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Retinal Implant Restores Sight

Three blind patients have had their sight partly restored after scientists in Germany developed an electronic eye implant. The breakthrough is being hailed as “a significant advance” in retinal prostheses, which could revolutionize the lives of 200,000 people worldwide who (have) retinitis pigmentosa (RP), a degenerative eye disease.

A subretinal implant inserted under the retina of the three patients has allowed them to see shapes and objects. The best results were achieved with Miikka Terhol, a 46-year-old from Finland, who was able to recognize cutlery and a mug on a table, a clock face, and discern seven different shades of grey. He was also able to move around a room independently and read large letters set out before him.

Professor Eberhart Zrenner of Germany’s University of Tuebingen, and colleagues from the private company Retina Implant AG, initially tested the subretinal chip on 11 people. Some noticed no improvement as their condition was too advanced, but most were able to pick up bright objects. It was only when the chip was placed further behind the retina, in the central macula area, that the best results were achieved with three people--two of them having RP and the other a related inherited condition, choroideraemia.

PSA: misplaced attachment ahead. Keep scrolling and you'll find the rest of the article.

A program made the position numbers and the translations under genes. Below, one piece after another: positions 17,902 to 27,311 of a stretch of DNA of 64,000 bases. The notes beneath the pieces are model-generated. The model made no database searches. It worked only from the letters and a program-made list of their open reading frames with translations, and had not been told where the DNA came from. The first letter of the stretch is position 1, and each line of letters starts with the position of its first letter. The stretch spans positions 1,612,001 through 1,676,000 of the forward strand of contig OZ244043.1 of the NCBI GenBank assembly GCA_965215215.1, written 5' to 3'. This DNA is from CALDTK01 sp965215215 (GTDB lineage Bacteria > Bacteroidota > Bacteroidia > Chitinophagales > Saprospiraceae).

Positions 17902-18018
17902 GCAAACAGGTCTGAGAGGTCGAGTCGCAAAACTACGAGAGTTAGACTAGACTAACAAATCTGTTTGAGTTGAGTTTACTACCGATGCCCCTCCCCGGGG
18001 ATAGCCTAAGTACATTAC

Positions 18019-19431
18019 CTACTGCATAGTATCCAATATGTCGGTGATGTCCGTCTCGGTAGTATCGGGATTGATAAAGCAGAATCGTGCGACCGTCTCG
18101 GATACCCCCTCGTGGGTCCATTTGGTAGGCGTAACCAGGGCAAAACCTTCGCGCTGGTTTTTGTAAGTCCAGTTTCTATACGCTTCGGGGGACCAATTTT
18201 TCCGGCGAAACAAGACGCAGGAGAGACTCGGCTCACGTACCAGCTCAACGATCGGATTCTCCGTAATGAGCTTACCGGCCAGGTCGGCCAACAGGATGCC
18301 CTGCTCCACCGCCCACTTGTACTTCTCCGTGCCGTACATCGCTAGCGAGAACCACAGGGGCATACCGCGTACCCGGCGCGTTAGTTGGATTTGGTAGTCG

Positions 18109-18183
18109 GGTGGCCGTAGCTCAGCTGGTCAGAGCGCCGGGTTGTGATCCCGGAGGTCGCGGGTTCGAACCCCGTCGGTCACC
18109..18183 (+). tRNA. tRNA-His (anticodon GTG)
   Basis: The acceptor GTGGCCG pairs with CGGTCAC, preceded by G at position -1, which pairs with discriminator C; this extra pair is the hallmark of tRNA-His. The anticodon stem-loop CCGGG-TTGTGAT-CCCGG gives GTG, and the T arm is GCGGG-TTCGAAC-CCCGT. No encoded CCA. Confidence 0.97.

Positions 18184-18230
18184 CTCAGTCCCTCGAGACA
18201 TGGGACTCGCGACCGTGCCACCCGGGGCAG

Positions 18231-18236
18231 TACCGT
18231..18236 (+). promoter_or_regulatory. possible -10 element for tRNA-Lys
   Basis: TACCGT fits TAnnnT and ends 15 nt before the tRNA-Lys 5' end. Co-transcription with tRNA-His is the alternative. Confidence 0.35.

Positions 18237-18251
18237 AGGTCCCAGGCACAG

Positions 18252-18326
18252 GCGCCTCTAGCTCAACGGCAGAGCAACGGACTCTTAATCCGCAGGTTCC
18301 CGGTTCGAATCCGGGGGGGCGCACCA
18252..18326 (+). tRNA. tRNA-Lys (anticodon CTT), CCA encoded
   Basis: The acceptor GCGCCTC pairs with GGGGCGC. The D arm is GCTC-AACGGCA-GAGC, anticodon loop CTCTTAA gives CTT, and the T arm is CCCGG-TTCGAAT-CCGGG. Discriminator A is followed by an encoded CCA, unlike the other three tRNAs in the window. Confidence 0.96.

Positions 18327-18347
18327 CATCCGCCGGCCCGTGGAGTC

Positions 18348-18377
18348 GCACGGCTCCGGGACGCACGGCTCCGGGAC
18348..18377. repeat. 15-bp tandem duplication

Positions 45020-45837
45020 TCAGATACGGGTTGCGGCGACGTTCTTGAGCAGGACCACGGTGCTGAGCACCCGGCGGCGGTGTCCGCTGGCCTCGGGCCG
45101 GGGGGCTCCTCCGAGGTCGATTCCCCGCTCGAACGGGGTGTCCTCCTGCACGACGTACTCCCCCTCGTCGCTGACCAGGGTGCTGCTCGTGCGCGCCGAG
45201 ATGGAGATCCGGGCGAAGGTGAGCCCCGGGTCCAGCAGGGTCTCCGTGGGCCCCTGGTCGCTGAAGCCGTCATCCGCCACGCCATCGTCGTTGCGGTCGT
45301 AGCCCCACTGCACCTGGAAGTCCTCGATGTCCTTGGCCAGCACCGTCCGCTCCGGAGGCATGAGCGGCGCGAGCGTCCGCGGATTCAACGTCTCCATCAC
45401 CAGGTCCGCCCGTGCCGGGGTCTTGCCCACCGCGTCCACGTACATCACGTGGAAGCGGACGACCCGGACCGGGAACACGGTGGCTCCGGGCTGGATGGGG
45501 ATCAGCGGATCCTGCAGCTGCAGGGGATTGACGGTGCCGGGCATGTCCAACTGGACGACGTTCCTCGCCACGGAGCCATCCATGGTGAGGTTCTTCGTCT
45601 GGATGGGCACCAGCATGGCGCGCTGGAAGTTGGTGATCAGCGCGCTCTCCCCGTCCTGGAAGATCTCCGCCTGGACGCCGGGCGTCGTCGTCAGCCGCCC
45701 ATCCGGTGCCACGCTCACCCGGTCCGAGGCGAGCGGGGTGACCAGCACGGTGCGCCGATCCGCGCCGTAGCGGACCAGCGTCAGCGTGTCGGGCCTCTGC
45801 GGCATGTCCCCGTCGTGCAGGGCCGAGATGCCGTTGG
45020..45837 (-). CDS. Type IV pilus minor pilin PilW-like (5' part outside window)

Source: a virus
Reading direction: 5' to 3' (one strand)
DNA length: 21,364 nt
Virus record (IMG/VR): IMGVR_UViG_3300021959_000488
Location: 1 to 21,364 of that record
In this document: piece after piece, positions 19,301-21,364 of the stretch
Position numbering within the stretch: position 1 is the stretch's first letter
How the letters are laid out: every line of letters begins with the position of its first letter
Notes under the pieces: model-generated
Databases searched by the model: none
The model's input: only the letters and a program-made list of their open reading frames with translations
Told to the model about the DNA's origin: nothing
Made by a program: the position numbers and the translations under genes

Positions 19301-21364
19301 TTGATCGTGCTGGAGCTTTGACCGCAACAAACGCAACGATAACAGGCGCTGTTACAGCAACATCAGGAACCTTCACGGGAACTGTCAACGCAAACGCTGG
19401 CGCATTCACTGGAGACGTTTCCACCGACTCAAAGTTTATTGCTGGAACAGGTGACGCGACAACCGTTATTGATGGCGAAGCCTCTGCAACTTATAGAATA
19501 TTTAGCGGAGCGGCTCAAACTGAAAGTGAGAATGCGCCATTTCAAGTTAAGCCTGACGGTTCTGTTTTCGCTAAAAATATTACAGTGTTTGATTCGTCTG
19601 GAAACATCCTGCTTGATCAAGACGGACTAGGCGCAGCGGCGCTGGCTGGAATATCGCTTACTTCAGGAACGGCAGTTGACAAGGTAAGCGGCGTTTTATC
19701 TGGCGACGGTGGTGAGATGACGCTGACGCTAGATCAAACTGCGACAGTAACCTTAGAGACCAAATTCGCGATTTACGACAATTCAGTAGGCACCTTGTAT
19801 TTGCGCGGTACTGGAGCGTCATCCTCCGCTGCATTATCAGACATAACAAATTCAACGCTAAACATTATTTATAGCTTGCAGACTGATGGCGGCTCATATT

David Head, chief executive at RP Fighting Blindness, welcomed a new report on Dr. Zrenner’s work and said, “This technology is very exciting ... however, these devices are at an early stage of development as this report notes, and it’s important that we recognize that from early trials to a product that is fully proven and generally available can take a long time.”

Follow-up work on the subretinal implant is due to take place in several centres, including Oxford Eye Hospital and the Nuffield Laboratory of Ophthalmology, where a clinical trial of the electronic retina implant is due to take place in 2011-2012.

The research by Professor Zrenner and his colleagues is published in Proceedings of the Royal Society B (November 2010).

RP Fighting Blindness:

Reprinted from NB, Issue 60, December 2010.